4 Ways to Break Your Child’s Thumbsucking Habit
It’s adorable. It’s endearing. It’s something most of us engaged in at least once or twice when we were little. But thumbsucking doesn’t just lose its cuteness as your child gets older. It can have serious dental consequences for kids who suck their thumbs regularly and for too long.
Thumb sucking is both a natural habit for young children and a common way to learn self-soothing or provide instant comfort. Often this behavior will fade away on its own with no lasting effects, but this isn’t always the case. If your child is still sucking his thumb when his/her adult teeth start to come in (around 5 or 6), it can cause the following problems:
- narrowing or malformation of the jaw: the pressure created by suction can affect the growth of a child’s upper jaw, which in turn can cause a misaligned bite.
- misalignment of the teeth: as teeth erupt, thumb sucking will often push them in the wrong direction, aggravating existing alignment problems and sometimes creating a “thumb hole” in the front teeth. This leaves the bulk of the chewing to the back premolars, and the resulting imbalance can affect the structure of the mouth and jaw.
- lisp and other speech impediments: malformation of the jaw, teeth and bite can result in lisps and other speech impediments that might require therapy to correct.
It is important to note that a particularly aggressive thumbsucking habit can cause these types of problems even earlier, when your child is still using baby teeth – if you think this may be the case, consult a dental professional.
So what are some ways we can nip this habit in the bud before it starts to become a problem?
- reward positive behavior: be careful not to criticize your child’s thumbsucking, since it’s usually associated with a need to self soothe or anxiety, and criticism will just make it worse. Instead focus on the times when they aren’t resorting to that behavior and reward/praise accordingly.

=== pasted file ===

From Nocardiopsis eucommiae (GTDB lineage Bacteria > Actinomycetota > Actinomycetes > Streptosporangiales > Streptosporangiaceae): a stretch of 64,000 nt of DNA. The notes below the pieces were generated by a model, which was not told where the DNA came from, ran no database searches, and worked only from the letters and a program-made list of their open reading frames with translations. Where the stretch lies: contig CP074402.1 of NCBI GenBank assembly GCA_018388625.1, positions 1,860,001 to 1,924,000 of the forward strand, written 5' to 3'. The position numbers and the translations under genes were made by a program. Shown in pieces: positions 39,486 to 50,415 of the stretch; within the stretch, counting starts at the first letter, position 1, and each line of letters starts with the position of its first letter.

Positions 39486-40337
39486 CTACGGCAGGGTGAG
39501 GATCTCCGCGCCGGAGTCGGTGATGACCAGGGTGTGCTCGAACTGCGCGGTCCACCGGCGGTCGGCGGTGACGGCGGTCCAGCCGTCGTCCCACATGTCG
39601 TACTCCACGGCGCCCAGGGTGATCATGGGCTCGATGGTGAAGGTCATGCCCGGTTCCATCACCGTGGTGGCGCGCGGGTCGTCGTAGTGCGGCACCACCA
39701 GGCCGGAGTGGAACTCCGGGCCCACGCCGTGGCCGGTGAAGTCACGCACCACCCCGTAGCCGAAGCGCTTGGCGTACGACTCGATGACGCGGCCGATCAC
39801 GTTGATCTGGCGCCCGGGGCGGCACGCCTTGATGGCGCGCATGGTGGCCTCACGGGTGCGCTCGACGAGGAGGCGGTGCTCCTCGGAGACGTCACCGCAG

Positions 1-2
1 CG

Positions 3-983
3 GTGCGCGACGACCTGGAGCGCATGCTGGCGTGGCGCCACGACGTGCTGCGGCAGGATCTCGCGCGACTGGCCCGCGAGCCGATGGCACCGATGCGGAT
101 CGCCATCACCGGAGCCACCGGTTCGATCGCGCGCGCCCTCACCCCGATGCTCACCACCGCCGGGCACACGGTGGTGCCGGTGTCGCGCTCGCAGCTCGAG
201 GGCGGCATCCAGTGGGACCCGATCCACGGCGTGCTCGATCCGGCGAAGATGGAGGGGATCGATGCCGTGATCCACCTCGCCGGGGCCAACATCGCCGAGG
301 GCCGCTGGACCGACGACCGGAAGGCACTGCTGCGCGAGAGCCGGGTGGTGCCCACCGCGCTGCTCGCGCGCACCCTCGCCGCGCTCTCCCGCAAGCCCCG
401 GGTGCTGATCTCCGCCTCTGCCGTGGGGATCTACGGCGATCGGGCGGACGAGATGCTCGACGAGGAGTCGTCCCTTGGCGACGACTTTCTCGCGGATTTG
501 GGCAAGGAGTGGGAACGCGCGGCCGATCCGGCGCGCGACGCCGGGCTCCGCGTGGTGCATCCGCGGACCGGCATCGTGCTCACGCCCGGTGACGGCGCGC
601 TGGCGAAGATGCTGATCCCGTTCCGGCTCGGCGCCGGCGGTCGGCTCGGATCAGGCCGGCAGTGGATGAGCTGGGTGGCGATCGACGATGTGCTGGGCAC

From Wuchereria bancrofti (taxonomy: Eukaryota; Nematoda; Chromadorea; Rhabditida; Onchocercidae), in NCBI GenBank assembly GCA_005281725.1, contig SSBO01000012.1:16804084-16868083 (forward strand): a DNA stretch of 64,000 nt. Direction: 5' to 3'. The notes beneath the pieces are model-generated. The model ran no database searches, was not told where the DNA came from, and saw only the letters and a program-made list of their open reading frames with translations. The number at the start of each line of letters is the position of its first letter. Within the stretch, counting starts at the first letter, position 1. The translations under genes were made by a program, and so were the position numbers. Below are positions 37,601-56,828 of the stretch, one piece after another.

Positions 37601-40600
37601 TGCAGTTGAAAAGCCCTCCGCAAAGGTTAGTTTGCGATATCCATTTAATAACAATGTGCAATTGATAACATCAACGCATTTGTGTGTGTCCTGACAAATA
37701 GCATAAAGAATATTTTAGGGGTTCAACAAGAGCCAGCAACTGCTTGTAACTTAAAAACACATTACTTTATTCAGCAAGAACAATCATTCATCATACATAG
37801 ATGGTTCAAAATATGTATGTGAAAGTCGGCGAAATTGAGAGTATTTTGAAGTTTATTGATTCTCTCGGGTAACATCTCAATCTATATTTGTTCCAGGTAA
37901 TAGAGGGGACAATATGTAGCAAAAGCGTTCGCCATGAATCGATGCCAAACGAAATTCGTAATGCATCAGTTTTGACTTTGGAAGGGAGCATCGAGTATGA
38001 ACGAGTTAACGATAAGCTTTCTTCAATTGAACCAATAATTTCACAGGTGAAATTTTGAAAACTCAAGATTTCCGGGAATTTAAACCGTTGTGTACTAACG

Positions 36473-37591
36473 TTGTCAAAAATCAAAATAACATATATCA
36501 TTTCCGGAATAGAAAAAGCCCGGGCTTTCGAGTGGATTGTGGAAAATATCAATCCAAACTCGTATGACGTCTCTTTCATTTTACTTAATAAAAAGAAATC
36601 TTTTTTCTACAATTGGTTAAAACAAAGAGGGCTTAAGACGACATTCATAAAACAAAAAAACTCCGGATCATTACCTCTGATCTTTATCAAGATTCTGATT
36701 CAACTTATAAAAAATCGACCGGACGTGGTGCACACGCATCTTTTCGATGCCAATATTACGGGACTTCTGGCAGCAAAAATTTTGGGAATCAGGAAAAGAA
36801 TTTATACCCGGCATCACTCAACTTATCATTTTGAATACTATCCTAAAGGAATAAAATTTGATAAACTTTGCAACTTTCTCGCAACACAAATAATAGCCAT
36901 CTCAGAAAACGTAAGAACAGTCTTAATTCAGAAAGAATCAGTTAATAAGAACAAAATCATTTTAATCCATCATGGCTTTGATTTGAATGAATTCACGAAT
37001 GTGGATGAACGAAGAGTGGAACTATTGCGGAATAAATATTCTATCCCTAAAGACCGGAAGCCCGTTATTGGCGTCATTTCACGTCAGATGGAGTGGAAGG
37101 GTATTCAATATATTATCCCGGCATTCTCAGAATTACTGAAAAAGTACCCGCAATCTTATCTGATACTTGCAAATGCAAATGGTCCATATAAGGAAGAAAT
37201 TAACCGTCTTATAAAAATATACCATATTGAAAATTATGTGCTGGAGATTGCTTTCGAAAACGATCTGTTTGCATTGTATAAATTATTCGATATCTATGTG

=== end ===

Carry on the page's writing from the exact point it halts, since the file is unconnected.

- identify triggers: determine what times of day, conditions and stressors exacerbate the habit and work to nullify those triggers.
- distract and substitute: when you notice thumb sucking, immediately give your child something else to do that requires both hands, e.g. a toy/book/other activity. If it’s a bigger problem at night, send them to bed with a large stuffed animal that they’d need two hands to hold or use a similar distraction.
- start a conversation: many kids do it automatically without thought or do it for attention. Explain the repercussions of thumb sucking for too long. Frame giving the habit up as a rite of passage, as part of being a “big kid.” When you notice the behavior, gently remind your child of what they’re doing.
If you’re worried about what thumbsucking may be doing to your child’s mouth, don’t hesitate to talk to your dentist. He/she can help you assess the severity of the issue and troubleshoot from there!